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Research article2021Peer reviewedOpen access

Insects as past and future food in entomophobic Europe

Svanberg, Ingvar; Berggren, Asa


Insects as food show a large variation in traditional use over the world. This high variation between countries in combination with current ideas of insects as part of a solution to feed a growing global population raises interesting questions. The aim of this paper is to investigate what has been perceived as food historically and how this changes over time with focus on insects. Insects and their products have been used for food and medicine within and outside Europe for as long as we have records. They have not been a staple food but a rare addition to the diet. The frequency of use in Europe, even in times of food crisis, points to reluctance towards this food source. Based on behavioral history and perception of insects as food we suggest the terms entomophobic (insect despising) and entomophilic (insect loving) to describe the eating behavior of societies. If societies are to change their food consumption patterns, new food habits and traditions needs to be created. Altering a predominantly entomophobic society to an entomophilic, changes are needed to take place and many are linked to consumption tradition. Change is likely; history teaches us that aversion to ingredients is possible to overcome.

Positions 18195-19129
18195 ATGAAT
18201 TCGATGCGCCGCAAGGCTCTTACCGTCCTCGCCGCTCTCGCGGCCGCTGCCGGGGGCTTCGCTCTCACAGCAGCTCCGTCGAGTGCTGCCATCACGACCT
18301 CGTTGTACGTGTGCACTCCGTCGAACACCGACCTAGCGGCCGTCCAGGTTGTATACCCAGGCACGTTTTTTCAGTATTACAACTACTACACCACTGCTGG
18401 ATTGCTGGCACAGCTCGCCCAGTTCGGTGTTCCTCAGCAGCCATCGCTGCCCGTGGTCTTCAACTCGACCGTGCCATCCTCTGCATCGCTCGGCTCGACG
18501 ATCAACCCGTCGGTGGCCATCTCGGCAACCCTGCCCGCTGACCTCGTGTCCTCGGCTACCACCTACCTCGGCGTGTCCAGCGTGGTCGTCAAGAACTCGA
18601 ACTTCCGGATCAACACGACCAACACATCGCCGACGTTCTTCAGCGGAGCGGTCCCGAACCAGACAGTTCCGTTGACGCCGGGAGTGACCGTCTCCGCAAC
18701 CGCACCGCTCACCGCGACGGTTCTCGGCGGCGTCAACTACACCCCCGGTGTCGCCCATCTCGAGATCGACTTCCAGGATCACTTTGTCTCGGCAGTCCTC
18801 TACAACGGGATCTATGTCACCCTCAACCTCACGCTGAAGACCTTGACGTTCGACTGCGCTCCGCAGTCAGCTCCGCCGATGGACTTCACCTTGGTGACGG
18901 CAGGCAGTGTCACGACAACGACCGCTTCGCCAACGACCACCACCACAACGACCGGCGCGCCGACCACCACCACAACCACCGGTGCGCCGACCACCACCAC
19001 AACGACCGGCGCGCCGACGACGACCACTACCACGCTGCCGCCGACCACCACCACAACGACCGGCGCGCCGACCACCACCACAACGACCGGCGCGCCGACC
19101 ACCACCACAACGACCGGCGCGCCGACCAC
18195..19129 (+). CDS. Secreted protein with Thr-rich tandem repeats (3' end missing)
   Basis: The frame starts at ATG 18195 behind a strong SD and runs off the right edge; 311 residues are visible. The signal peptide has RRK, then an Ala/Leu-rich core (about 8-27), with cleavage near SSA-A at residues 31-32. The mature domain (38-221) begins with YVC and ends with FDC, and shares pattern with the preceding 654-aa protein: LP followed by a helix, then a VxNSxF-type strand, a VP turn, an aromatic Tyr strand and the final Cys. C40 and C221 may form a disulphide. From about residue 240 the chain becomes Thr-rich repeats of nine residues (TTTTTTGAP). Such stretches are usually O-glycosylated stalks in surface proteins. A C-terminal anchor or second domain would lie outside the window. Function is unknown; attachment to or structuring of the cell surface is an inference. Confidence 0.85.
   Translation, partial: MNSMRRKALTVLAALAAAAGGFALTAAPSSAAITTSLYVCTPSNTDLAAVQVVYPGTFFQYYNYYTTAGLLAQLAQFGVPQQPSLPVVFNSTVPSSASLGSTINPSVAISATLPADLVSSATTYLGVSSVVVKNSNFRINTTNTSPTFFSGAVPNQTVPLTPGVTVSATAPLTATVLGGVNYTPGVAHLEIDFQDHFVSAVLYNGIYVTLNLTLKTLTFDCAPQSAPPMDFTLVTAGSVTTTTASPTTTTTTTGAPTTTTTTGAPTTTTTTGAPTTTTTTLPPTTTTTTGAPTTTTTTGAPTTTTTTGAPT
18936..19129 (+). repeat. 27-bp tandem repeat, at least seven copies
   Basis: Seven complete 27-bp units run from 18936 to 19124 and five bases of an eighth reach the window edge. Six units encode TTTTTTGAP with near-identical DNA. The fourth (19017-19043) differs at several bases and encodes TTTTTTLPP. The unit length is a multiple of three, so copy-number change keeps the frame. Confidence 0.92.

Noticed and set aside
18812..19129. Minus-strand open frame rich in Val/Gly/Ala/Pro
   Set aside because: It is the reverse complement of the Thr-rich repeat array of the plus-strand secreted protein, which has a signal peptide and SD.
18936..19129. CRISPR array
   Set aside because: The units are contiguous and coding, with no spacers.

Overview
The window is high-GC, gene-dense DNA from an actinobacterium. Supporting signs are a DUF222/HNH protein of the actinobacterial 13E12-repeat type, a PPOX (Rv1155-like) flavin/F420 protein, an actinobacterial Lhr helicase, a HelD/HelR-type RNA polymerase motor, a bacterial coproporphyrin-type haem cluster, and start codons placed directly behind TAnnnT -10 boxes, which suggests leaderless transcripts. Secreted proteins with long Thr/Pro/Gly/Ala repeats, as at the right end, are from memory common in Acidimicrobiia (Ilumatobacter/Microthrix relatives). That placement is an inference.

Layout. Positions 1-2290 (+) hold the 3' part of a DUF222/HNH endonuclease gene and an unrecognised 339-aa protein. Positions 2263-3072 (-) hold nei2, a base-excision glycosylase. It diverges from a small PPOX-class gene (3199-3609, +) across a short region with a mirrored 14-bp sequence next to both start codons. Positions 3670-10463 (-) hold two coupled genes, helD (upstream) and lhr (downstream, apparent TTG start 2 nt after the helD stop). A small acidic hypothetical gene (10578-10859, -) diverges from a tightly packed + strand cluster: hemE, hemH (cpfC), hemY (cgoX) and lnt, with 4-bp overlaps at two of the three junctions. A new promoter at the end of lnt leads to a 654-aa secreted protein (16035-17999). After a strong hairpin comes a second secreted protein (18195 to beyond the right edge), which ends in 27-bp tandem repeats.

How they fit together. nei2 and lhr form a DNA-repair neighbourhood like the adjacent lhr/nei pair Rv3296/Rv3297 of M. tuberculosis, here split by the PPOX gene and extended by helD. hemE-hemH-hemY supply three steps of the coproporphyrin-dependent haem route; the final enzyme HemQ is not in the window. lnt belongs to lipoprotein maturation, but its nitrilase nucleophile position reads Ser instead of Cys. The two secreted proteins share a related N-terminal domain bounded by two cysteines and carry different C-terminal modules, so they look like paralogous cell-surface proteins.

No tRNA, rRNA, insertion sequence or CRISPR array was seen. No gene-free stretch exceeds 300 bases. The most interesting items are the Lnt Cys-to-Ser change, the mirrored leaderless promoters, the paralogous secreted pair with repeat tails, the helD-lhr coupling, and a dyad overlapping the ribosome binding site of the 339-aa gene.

Entomophagy; ethnozoology; food change; food-cultural studies; future food; gastroculture; nutritional anthropology

Published in

Food, Culture & Society
2021, Volume: 24, number: 5, pages: 624-638

    UKÄ Subject classification

    Food Science

    Publication identifier


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